Scenario: I was hurt at work just before Christmas and I have not been able to work since the accident. My company has sent me to see an orthopedic specialist who says I need neck surgery. I am scared that I may not be able to go back to my job at the warehouse because it requires a lot of overhead lifting.
Oklahoma Workers Compensation Question: What are my rights?
Opinion: Under Oklahoma law, a work injury allows you to recover worker’s compensation benefits from your employer or its worker’s compensation insurer. You do not have to prove fault. Oklahoma has a court-based no-fault worker’s compensation system. However, since it’s a no-fault system, it also provides limited recovery. You cannot receive money damages for lost wages or pain and suffering.
In your case, you can receive the following benefits. First, your employer gets to choose the doctor who treats you unless the employer refuses to do so and then you can seek your own medical treatment. The employer is responsible for all of your reasonable and necessary medical care. If the treating doctor takes you off work due to your injuries, your can receive temporary total disability compensation at a rate of 70% of your average weekly wage not to exceed a State of Oklahoma worker’s average weekly wage ($683.00 per week beginning on November 1, 2008).
When you complete your medical treatment, the doctor will release you as having reached MMI (Maximum Medical Improvement) and will either send you back to work with or without permanent restrictions or determine that you cannot physically perform the same job. If you restrictions are such that you cannot perform the job you were hired to do, then the doctor will recommend vocational rehabilitation which the employer must provide. If you cannot perform the job you were hired to do and the employer does not offer an alternate job, then the employer is not required to retain you as an employee. On the other hand, an employer cannot fire you for simply asserting a worker’s compensation claim if it is brought in good faith. When the doctor determines that you are MMI, the employer can stop the temporary disability payments.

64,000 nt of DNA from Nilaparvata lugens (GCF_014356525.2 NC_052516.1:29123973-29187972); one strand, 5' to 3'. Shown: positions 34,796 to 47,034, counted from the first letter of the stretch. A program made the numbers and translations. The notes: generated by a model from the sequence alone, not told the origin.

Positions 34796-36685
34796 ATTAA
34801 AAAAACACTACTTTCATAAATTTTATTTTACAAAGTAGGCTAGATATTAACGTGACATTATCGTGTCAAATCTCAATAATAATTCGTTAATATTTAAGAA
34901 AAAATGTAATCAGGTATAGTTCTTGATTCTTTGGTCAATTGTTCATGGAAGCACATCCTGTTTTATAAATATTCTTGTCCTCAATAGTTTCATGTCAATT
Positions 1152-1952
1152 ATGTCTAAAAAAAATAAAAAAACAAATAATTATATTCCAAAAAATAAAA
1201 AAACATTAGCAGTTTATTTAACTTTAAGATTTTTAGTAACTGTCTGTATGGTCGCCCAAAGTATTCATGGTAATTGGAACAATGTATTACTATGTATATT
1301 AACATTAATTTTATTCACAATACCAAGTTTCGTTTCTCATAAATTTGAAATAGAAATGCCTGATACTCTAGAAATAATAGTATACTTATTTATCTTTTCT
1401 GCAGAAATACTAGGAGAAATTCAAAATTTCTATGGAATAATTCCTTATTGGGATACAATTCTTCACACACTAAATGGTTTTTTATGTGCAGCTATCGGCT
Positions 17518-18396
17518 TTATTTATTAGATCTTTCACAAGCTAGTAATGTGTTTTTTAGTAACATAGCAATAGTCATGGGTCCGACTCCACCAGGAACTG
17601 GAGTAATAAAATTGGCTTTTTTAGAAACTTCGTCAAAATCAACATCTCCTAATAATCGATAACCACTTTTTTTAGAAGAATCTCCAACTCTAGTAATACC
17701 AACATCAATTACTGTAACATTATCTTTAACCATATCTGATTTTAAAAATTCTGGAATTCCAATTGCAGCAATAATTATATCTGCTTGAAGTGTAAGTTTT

In addition, if you sustain permanent injury, you can be rated for permanent injury and be awarded a permanent disability at a rate of $342.00 per week based on the percentage of disability to your body as a whole, not to exceed 500 weeks. For example, if you are awarded 25% permanent disability to your body as a result of your back injury, you would receive 125 weeks of compensation at $342.00 or $42,750.00 over and above the other benefits.
Action: Since these cases can be complicated, always hire an attorney to represent you to ensure that your Workers Compensation rights are protected and to make sure your employer is treating you fairly.